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Background: The workload of general practitioners (GPs) and dissatisfaction with work have been increasing in various Western countries over the past decades. In this study, we evaluate the relation between the workload of GPs and patients’ experiences with care. Methods: We collected data through a cross-sectional survey among 7031 GPs and 67,873 patients in 33 countries. Dependent variables are the patient experiences on doctor-patient communication, accessibility, continuity, and comprehensiveness of care. Independent variables concern the workload measured as the GP-reported work hours per week, average consultation times, job satisfaction (an indicator of subjective workload), and the difference between the workload measures of every GP and the average in their own country. Finally, we evaluated interaction effects between workload measures and what patients find important in a country and the presence of a patient-list system. Relationships were determined through multilevel regression models. Results: Patients of GPs who are happier with their work were found to experience better communication, continuity, access, and comprehensiveness. When GPs are more satisfied compared to others in their country, patients also experience better quality. When GPs work more hours per week, patients also experience better quality of care, but not in the area of accessibility. A longer consultation time, also when compared to the national average, is only related to more comprehensive care. There are no differences in the relationships between countries with and without a patient list system and in countries where patients find the different quality aspects more important. Conclusions: Patients experience better care when their GP has more work hours, longer consultation times, and especially, a higher job satisfaction.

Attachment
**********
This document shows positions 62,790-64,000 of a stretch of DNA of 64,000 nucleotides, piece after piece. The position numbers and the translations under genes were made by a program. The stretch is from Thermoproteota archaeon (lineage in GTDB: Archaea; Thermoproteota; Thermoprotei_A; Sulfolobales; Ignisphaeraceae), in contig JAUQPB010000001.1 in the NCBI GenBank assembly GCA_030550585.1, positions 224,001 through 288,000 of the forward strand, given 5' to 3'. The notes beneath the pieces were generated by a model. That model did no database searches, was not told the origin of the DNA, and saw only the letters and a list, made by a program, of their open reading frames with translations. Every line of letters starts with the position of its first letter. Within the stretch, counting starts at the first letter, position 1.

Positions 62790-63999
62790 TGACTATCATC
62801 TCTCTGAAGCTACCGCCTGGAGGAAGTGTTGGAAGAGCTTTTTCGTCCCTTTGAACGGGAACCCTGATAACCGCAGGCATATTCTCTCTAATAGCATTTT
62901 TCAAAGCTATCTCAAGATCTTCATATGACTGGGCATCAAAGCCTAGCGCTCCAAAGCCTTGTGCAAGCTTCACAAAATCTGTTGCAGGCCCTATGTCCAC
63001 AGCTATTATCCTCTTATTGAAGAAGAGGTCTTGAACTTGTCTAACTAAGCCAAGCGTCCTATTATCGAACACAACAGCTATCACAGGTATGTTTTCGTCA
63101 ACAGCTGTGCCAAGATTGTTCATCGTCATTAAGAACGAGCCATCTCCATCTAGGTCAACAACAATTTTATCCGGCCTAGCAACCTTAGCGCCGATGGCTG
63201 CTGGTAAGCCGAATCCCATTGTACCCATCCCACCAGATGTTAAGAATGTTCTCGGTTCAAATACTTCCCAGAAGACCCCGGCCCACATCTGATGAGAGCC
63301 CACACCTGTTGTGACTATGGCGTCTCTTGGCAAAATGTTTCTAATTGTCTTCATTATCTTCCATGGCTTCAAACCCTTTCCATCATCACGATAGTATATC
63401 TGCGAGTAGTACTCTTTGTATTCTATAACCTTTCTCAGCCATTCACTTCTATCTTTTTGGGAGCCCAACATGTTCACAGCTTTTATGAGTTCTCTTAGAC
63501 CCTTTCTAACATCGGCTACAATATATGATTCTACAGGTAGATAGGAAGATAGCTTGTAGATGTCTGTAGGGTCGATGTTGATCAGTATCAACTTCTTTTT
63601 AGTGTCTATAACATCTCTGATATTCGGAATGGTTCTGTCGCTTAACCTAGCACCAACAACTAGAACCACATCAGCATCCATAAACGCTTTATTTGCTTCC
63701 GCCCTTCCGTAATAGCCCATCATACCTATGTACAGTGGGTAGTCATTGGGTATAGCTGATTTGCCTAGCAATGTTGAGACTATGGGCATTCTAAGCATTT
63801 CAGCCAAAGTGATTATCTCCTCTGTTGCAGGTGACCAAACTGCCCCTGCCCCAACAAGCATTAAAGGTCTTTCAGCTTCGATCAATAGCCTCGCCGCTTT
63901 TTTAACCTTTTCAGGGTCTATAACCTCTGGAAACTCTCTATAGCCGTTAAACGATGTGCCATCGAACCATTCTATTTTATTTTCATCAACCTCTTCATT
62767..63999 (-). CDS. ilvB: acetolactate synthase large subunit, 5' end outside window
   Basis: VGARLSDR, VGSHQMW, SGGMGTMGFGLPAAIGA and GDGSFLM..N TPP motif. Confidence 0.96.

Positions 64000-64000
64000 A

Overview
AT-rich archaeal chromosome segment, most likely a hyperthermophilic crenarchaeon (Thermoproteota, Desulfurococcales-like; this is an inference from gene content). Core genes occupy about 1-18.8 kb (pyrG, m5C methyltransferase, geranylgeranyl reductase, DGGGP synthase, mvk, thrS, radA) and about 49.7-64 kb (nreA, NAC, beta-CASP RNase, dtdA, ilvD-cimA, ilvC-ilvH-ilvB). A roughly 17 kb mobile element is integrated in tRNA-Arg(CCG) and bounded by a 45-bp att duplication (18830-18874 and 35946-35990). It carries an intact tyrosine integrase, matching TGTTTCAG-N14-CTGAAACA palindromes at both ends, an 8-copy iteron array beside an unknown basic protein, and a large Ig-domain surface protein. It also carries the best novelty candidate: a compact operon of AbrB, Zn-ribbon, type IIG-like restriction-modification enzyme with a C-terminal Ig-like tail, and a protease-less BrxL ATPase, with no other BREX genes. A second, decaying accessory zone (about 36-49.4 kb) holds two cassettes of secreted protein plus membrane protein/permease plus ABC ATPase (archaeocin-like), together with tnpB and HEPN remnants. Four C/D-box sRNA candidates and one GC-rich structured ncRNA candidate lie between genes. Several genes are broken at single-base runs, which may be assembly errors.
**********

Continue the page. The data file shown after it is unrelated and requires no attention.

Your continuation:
Schäfer, W. L. A., van den Berg, M. J., & Groenewegen, P. P. (2020). The association between the workload of general practitioners and patient experiences with care: results of a cross-sectional study in 33 countries. Human Resources for Health, 18(1). https://doi.org/10.1186/s12960-020-00520-9
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